Isolation also led to an economically useful result – in this case, the treatment of breast and ovarian cancers. This is surely what was contemplated by a manner of new manufacture in the Statute of Monopolies. As Moore J explained in the Federal Circuit:
‘it is not the chemical change alone, but that change combined with the different and beneficial utility which leads me to conclude that small isolated DNA fragments are patentable subject matter’.
Furthermore, it was difficult to reconcile the reasoning of the US Supreme Court in Myriad with its earlier reasoning in Chakrabarty:
“With respect, the Supreme Court’s emphasis on the similarity of ‘the location and order of the nucleotides’ existing within the nucleic acid in nature before Myriad found them is misplaced. It is the chemical changes in the isolated nucleic acid which are of critical importance, as this is what distinguishes the product as artificial and economically useful.
The fact that, hypothetically, if the isolated DNA sequence were replaced into the cell it would express the same proteins is irrelevant. Following Chakrabarty and NRDC, the isolated nucleic acid has ‘markedly different characteristics from any found in nature’; Myriad did not merely ‘separate that gene from its surrounding genetic material’. It should make no difference that in Chakrabarty there was an “addition” (of the plasmids) to the natural product (the bacterium); this is not the appropriate test. Myriad’s claim, properly considered is not, as the US Supreme Court considered, concerned ‘primarily with the information contained in the genetic sequence [rather than] with the specific chemical composition of a particular molecule’.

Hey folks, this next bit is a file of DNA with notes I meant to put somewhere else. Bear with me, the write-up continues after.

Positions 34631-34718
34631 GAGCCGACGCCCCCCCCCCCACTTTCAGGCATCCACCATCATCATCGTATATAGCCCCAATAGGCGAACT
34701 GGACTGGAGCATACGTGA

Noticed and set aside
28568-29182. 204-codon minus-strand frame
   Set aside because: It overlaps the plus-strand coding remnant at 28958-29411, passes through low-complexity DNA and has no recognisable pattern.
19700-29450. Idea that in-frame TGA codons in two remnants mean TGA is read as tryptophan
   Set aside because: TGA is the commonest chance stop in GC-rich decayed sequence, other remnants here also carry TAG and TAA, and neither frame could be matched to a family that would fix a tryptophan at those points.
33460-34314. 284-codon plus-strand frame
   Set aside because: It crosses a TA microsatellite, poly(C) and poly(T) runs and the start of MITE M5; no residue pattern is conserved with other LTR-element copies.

The reasoning of Lourie and Moore JJ of the Federal Circuit is persuasive. It accords with the High Court’s reasoning in NRDC and Microcell. The US Supreme Court accepted that cDNA is patentable. It rejected the isolated nucleic acid of claim 1 because it accepted wrongly, with respect, that the isolated nucleic acid is a “product of nature”. In any event, that exclusion is not in accordance with the principles of patent law in Australia and has been specifically rejected as a reason for exclusion in NRDC.
The isolated nucleic acid, including cDNA, has resulted in an artificially created state of affairs for economic benefit. The claimed product is properly the subject of letters patent. The claim is to an invention within the meaning of s 18(1) of the Act.”
Should this opinion be influential in the current US debate about eligibility? There is force in the argument that all eligible inventions should be subject only to a single requirement for an act of ingenuity and that a requirement for double ingenuity for natural product inventions imposes an unfair burden. That proposition is supported by Professor Jeffrey A. Lefstin, (University of California), Inventive Application: A History(3). Comparison of the US Supreme Court and Australian Full Court decisions shows how fact-sensitive the outcome may be. The Australian court was willing to take the claim language at face value and treat it as a claim to a polymeric species having real existence, whereas the US Supreme Court was not. One underlying reason may have been an appreciation by Justice Thomas that the BRCA1 patent did not disclose the full-length BRCA1 sequence, only some 27,000 of the 81,000 nucleotides of the full length gene having been identified, as pointed out in the dissent of Bryson J. But in any event, the Australian decision merits careful consideration in the US and may influence the discussions taking place in the USPTO about the Myriad-Mayo Guidance.